Of the hundreds of walks that Dr. Womack and Mr. Jones have taken since the mid-1980s, perhaps the most significant was conducted by Mr. Jones in 1995, at the Tesco supermarket chain. At that time, Tesco was an unusually innovative grocer operating largely within the U.K. Mr. Jones had consulted with Tesco supply chain director Graham Booth for six years. By streamlining the chain’s warehouses, they had exposed the chronic lateness of many Tesco suppliers: More than 20 percent of the grocer’s goods arrived behind schedule. In fact, only the providers of fresh fruit and fish, propelled by high spoilage rates, consistently delivered on time. Why couldn’t the suppliers of cans and boxes do the same?
Mr. Jones and Mr. Booth started at the grocery aisle for soft drinks, walked back to the shipping dock, and then drove back to the bottling plant. “This single can,” Mr. Jones recalls, “took five minutes to drink; but it sat for five weeks on pallets at the bottler’s, and for 21 days in Tesco’s back rooms.”
Suddenly, it was obvious how much of Tesco’s profits depended on the processes it shared with other companies. Over the next few years, Tesco entered into strategic partnerships with many of its suppliers, including Procter & Gamble, Unilever, and Coca-Cola, sharpening distribution schedules wherever possible. Weekly shipments were replaced with daily deliveries. To accommodate the stepped-up timetable, cans and bottles were carted on wheeled pallets that snapped directly into the shelf fixtures. The sitting time for a can of cola shrank to five days.
Tesco parlayed its lean strategy into an impressive overall financial performance — nearly doubling annual sales and net income between 2001 and 2004 — a burgeoning global strategy, and a pioneering role as the first major supermarket chain to run a Web-based delivery business profitably. It now owns 35 percent of the Safeway grocery chain in the U.S. and hundreds of stores in South Korea, Japan, China, Southeast Asia, and Eastern Europe. Tesco is becoming Wal-Mart’s most challenging competitor in today’s emerging consumer economies. (See “Welcome to Tesco, Your Glocal Superstore,” by Victoria Griffith, s+b, First Quarter 2002.)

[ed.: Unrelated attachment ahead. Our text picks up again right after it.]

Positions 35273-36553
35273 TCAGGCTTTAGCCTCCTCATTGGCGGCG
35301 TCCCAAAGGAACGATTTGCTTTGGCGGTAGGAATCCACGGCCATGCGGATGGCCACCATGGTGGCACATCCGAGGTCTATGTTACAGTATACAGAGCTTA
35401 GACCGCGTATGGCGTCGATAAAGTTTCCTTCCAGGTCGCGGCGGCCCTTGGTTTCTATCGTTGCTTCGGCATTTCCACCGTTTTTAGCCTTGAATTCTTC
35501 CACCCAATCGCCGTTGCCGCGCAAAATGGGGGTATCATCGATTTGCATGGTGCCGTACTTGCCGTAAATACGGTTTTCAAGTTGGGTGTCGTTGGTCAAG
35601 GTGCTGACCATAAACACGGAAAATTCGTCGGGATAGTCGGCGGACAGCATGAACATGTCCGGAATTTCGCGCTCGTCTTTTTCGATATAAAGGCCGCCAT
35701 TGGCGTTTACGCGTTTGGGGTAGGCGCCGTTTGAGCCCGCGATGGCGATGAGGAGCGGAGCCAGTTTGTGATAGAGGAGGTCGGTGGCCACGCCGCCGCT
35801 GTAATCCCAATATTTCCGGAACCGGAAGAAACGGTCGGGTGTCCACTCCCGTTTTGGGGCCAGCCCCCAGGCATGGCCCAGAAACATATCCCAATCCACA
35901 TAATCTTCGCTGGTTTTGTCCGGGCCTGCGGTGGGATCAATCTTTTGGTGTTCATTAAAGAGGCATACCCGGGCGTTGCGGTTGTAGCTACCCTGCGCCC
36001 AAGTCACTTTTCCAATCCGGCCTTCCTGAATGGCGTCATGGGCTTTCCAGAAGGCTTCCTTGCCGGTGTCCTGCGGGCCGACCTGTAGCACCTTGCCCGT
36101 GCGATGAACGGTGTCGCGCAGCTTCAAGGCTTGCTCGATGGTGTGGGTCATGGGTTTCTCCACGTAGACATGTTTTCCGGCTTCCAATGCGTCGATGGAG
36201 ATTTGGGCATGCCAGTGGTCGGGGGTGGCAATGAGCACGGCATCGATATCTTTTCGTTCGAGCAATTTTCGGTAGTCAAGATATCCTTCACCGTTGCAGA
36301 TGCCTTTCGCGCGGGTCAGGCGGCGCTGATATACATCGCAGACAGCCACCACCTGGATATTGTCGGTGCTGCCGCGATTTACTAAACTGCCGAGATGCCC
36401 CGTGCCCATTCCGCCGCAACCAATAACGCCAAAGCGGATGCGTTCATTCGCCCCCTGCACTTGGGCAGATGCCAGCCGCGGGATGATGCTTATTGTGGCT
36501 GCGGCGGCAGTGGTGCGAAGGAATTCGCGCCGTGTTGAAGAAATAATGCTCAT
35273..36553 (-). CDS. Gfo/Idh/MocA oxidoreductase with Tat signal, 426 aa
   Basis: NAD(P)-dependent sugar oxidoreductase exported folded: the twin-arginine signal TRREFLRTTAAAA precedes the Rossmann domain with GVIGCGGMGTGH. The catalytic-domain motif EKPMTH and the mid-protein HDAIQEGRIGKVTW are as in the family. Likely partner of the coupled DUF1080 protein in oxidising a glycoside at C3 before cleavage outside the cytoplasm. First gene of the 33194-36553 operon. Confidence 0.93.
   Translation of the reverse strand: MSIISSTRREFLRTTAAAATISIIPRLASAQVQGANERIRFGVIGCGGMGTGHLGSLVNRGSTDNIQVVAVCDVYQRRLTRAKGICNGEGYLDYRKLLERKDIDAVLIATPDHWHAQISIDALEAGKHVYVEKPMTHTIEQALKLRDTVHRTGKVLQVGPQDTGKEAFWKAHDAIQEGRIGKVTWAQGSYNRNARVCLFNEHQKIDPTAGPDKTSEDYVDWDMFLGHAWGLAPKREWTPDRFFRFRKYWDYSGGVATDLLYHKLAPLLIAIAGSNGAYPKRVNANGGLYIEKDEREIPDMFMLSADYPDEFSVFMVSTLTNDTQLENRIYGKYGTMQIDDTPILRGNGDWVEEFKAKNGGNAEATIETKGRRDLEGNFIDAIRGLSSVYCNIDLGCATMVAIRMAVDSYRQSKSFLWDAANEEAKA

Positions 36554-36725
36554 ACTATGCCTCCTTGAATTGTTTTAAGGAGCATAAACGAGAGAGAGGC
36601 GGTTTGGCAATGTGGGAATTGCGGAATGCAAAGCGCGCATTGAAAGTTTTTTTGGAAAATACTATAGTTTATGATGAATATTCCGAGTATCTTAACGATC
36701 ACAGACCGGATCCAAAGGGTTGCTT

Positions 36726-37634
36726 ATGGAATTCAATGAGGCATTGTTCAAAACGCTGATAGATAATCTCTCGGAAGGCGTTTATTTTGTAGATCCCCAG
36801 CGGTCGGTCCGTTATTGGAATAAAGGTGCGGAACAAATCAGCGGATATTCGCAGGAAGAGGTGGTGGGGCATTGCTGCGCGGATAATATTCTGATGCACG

“We experimented first with retail systems linked to distribution processes, and then moved on to inventory management, key performance measures, store design, product mix, supplier relationships, and ultimately our supply chain strategy,” says Mr. Booth, who retired in 2002. “The hardest part was breaking through our corporate mind-set.”
The Tesco walk was a turning point for Dr. Womack and Mr. Jones as well. Previously, they had essentially based their practice on codifying and adapting Toyota’s famous manufacturing production system so other companies could replicate it. They had first encountered that system as part of the research for a seminal book they coauthored, The Machine That Changed the World (HarperCollins, 1991). During the late 1980s and early 1990s, they had expanded on Toyota’s ideas, incorporating concepts from supply chain management, the quality movement, total productive maintenance principles, and MIT systems theorist Jay Forrester. But they always remained focused on one key Toyota precept: muda. Translated from Japanese, muda means “waste,” but in the Toyota-Womack-Jones lexicon, it represents any excess interruption, misalignment, unnecessary work, or ingrained redundancies that add no value for customers. By dispassionately removing muda from all parts of a corporate system, Dr. Womack and Mr. Jones taught managers not just to slim down bureaucracies and speed up processes, but also to breathe new life into corporate strategies. Hence the name for their approach: “lean thinking.”